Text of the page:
A randomized controlled trial of minimally invasive thyroidectomy using the lateral direct approach versus conventional hemithyroidectomy

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Abstract

Background

The role of minimally invasive thyroid surgery (MITS) is currently in evolution. The aim of this study is to compare the outcomes of MITS using the direct approach through a lateral incision with conventional hemithyroidectomy (CHT) for the management of atypical thyroid nodules.

Methods

A prospective, single-blinded, randomized controlled trial involving patients presenting with atypical thyroid nodules of 3-cm diameter or less was performed. Patients were randomized to MITS through a lateral 2.5-cm incision or CHT through a traditional 5- to 6-cm cervicotomy. Pain was measured using a 7-point visual analog scale on the 1st and 10th postoperative days. Serum C-reactive protein was measured on postoperative days 1 and 10. Satisfaction with cosmetic outcome was measured at 3 months.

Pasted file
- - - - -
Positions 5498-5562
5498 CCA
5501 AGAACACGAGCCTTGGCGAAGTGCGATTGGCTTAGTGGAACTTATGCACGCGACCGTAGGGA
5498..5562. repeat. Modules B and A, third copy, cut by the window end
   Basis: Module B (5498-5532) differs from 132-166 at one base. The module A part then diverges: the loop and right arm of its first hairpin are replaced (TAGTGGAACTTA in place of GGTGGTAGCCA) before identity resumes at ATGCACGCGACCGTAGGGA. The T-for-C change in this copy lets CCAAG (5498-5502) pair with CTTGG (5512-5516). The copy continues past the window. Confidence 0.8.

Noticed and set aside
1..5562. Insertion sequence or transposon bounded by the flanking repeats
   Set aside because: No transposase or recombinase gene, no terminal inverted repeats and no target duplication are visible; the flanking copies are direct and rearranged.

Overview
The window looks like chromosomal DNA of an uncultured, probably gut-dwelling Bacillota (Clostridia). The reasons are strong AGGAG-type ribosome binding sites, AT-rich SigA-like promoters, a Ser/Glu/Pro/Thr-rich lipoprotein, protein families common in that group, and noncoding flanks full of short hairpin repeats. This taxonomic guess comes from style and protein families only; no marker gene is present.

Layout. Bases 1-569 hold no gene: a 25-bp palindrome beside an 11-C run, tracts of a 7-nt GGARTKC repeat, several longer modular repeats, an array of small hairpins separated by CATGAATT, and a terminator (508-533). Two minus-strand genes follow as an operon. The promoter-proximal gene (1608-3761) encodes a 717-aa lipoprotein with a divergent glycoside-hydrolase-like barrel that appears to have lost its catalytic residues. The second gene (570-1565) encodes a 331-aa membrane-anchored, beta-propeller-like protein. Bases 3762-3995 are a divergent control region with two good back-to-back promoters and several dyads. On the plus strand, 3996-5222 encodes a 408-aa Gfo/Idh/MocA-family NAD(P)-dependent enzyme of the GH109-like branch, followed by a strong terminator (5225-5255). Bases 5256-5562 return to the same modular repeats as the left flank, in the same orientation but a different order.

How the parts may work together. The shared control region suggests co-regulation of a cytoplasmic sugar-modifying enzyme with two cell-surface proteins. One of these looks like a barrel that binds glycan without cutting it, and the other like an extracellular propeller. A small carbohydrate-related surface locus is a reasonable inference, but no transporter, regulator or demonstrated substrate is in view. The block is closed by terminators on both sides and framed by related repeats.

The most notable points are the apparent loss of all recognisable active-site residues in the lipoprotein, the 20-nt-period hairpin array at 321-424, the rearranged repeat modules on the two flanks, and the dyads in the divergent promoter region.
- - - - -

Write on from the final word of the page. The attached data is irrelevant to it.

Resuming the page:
Results

One-hundred patients were randomized to undergo MITS or CHT. The 2 groups were equivalent in terms of age and thyroid nodule size. Mean operative times were longer for the MITS group (56 vs 46 min, P < .001). Mean pain scores were less in the MITS group on the 1st postoperative day (2.67 vs 3.43, P = .032). Pain scores at 10 days were equivalent (1.5 vs 1.8, P = .36). Serum C-reactive protein levels were equivalent postoperatively. At 3 months, patients undergoing MITS reported a greater mean cosmetic satisfaction score (6.3 vs 5.0, P = .002). Incision lengths measured at 3 months were 2.6 cm for MITS and 5.4 cm for CHT group, P < .001.

Conclusion

In the management of small, atypical thyroid nodules, MITS through a direct lateral approach results in less early postoperative pain and superior cosmetic results when compared with conventional thyroidectomy.

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